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Amoah v. McKinney

United States District Court, D. Massachusetts

July 14, 2016

NANA AMOAH Plaintiff,
v.
DENNIS MCKINNEY and SMITH TRANSPORT Defendants.

          ORDER ON MOTION TO COMPEL AND ORDER TO SHOW CAUSE

          DAVID H. HENNESSY UNITED STATES MAGISTRATE JUDGE

         The plaintiff in this automobile accident case Nana Amoah (“plaintiff”) seeks an order compelling certain discovery from defendants Dennis McKinney and Smith Transport (collectively, “defendants”). See Docket # 89. Defendants have opposed the motion and in their opposition moved for reasonable attorneys’ fees and costs. See Docket # 93. Plaintiff has submitted a reply. See Docket # 103. Plaintiff seeks two categories of materials: (1) responses to several requests for production of documents; and (2) a further deposition from a Smith Transport employee. For the reasons set forth herein, plaintiff’s motion is denied.

         Category I

         The first category of discovery Plaintiff seeks to compel requires little discussion beyond a review of this matter’s relevant procedural history. In an amended scheduling order, District Judge Hillman ordered the parties to complete fact discovery by November 9, 2015. See Docket # 37. On November 13, 2015, four days after the fact discovery deadline, Plaintiff filed the first iteration of the present motion to compel. See Docket # 46. In addition to being late, plaintiff’s motion lacked a Rule 7.1 certification. This court effectively excused plaintiff’s late filing by denying the motion without prejudice and permitting plaintiff “to refile his motion by May 13, 2016.” See Docket # 82 at p. 12 (emphasis added). But plaintiff did no such thing, instead taking the liberty to file a motion that largely seeks to compel different documentary materials than those sought in the original motion this court authorized him to refile. Compare Docket # 46 at pp. 9-10 (listing as the “Request[s] at issue” document requests No. 11, 17, and 20) with Docket # 89 at pp. 11-14 (listing as the “Request[s] at issue” requests No. 7 and 19).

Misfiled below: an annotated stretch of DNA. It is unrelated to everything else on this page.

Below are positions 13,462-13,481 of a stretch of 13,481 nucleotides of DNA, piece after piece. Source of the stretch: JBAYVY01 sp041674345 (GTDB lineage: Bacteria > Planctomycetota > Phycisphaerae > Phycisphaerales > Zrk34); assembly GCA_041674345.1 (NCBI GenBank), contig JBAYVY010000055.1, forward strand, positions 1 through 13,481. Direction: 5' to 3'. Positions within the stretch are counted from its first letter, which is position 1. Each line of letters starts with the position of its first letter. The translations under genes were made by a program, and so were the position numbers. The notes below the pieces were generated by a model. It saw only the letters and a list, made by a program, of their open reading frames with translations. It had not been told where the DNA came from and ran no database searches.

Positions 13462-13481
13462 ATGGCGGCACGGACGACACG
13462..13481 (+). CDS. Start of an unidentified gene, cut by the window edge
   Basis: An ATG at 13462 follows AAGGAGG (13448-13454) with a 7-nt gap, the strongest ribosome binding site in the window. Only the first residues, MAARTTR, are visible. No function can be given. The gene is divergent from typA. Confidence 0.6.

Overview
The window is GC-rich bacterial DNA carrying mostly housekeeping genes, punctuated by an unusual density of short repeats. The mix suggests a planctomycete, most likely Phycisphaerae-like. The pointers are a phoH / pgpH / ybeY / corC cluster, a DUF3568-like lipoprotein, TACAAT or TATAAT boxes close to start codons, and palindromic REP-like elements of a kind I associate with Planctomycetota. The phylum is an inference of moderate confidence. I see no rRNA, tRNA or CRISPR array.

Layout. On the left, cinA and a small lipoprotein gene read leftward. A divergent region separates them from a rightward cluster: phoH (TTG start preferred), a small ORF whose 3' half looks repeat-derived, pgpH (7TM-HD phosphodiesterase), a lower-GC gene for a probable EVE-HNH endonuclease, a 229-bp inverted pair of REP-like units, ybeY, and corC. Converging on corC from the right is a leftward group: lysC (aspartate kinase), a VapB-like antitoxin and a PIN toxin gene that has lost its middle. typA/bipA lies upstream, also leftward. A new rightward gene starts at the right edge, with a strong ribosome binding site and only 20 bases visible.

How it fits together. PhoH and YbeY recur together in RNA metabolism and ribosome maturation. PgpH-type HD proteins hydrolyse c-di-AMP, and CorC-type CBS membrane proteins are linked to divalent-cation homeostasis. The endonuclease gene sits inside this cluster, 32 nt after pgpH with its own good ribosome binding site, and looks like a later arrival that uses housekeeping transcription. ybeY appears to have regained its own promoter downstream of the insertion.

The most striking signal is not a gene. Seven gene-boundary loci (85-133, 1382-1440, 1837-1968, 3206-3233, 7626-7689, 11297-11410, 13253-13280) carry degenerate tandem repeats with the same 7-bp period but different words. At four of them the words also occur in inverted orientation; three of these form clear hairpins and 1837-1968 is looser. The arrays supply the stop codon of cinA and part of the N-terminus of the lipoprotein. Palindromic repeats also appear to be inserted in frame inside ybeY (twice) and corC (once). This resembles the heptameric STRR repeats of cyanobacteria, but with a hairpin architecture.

Before the court, therefore, is not a refiling of the original motion curing the failure to include the mandatory Rule 7.1 certification, but (except as noted and discussed below) a new motion seeking to compel discovery outside the scope of the original motion this court authorized plaintiff to refile. This new motion was filed six months after the discovery deadline Judge Hillman had ordered. Thus, to the extent plaintiff’s motion seeks materials not sought in his original filing, the motion is denied as untimely. See Berio-Ramos v. Flores-Garcia, No. 13 Civ. 1879, 2015 WL 9169678, at *2 (D.P.R. Dec. 11, 2015) (“[L]itigants are not authorized to bypass deadlines.”) (citing cases); see also Richardson v. City of New York, 326 F.App'x 580, 582 (2d Cir. 2009) (denying motion to compel filed after fact discovery deadline); Flynn v. Health Advocate, Inc., No. 03 Civ. 3764, 2005 WL 288989, at *8 (E.D. Pa. Feb. 8, 2005) (citing some of the “[m]any courts [that] have stated that Motions to Compel filed after the discovery deadline are untimely”).